Flamboyant 19th century-style Galician pleasure garden to entice at RHS Hampton Court Palace Garden Festival

The rags to riches story of 19th century emigrants who travelled abroad to make their fortune and then return home to north west Spain to build lavish mansions and gardens, will be retold in an ambitious show garden at RHS Hampton Court Palace Garden Festival (2-7 July) this summer.

 

The Dream of the Indianos, designed by Rose McMonigall for the Spanish Tourist Office and Turismo de Galicia, will highlight the history of these ambitious people and their turn-of-the-century gardens which are a lesser known chapter of Spain’s horticultural past.

 

Ostentatious in style and laid out with new and exotic plant varieties, including shockingly out-of-place palm trees, these gardens were the ultimate status symbol of the ‘Indianos’. Having made their wealth in the West Indies, the philanthropic Indianos built homes heavily influenced by Caribbean colonial and elegant French design, and funded schools, hospitals and libraries, even the first ‘theme park’. Their gardens were a self-celebration of their new found status with recurrent reminders of their exotic life abroad.  New materials and post-Industrial Revolution techniques, such as ironwork and concrete, added into the mix to create a major and startling impact on Galician life, with elements still visible today.

 

Visitors to RHS Hampton Court Palace Garden Festival will be treated to a re-creation of one of these fantastic gardens. The Dream of the Indianos is the imagined front garden of a pink-hued Galician mansion. From an imposing front door, a dramatic double staircase sweeps down to a clipped topiary, double circle parterre, surrounding a white marble water feature. Two signature phoenix palms dominate the space, softened with traditional Galician plants -camellias and blue mophead hydrangeas – as well as luscious canna lilies and yew. Materials, previously never used before in gardens, are celebrated – cast and wrought iron in the luxurious garden furniture, stained glass in the front door, and concrete in the staircase, house rendering and pergola.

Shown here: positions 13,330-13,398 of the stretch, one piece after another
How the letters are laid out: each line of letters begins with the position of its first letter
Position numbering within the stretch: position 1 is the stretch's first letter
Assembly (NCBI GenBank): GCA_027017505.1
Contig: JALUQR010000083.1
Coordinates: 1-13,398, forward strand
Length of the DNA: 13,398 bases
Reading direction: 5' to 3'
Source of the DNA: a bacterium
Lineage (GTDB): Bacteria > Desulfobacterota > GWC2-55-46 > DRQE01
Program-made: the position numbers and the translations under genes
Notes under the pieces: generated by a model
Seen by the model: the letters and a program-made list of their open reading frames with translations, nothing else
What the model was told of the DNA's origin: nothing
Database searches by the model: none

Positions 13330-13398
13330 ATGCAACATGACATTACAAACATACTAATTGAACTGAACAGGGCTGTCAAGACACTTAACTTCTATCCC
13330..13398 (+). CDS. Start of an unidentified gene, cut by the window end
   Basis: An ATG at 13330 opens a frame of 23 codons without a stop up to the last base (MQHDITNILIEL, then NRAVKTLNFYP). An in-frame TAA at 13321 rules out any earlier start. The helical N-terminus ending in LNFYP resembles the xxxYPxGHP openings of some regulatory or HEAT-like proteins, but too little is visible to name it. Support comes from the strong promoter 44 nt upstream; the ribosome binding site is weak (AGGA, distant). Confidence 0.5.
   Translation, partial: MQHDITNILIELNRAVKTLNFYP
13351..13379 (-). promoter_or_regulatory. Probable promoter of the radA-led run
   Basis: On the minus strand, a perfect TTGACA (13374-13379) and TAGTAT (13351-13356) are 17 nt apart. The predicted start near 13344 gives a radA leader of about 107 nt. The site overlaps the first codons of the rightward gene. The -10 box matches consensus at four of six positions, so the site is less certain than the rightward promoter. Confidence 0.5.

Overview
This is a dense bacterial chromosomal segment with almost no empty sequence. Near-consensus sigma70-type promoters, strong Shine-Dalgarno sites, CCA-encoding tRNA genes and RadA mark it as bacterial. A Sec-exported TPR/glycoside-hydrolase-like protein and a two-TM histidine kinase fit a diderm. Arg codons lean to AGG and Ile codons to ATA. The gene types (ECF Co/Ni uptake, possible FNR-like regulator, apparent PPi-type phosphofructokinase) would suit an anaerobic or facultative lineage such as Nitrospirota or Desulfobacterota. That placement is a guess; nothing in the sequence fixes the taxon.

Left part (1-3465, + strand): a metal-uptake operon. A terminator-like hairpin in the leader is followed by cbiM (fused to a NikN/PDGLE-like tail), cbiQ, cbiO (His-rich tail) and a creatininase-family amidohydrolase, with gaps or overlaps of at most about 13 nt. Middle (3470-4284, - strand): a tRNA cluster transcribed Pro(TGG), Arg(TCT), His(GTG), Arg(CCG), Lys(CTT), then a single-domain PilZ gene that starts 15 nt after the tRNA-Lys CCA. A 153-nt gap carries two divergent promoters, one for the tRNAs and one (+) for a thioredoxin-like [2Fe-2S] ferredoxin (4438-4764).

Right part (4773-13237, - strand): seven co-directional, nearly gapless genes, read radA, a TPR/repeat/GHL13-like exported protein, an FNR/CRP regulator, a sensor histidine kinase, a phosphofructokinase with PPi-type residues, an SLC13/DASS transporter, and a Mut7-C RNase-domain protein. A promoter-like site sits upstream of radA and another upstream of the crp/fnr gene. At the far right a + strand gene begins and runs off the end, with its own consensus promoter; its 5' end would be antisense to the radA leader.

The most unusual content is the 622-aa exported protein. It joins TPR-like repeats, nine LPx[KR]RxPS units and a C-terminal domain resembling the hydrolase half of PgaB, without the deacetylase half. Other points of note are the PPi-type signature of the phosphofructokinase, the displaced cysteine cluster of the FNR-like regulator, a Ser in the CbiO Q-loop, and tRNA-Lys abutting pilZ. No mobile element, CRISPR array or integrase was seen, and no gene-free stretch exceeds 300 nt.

Rose McMonigall said: “I was spellbound by the story of these dynamic people who made their dreams come true, returning to their Galician homeland to create their personal, paradise gardens. Quite a few of these gardens have been lost but you can still sense what these once glorious spaces would have felt like as now giant palm trees stud the landscape. The mansions themselves give an enticing glimpse into the once-lavish lifestyles led by the Indianos.”

 

The RHS Hampton Court Palace Garden Festival garden will evoke the flamboyant style of the Indianos but it will mainly use plants which gardeners can enjoy in the UK, so ideal for show-goers who want an exotic but formal vibe in their own outdoor spaces. Many plants growing in Galicia also thrive happily in sheltered parts of the UK.

 

Javier Piñanes, director of the Spanish Tourist Office in the UK, said: “We are delighted to bring this unique and eccentric garden design to Hampton Court this year.  Los Indianos that returned to Galicia contributed a great deal to the styles and architectural trends that can be found in Galicia today. This garden is a celebration of this heritage.”

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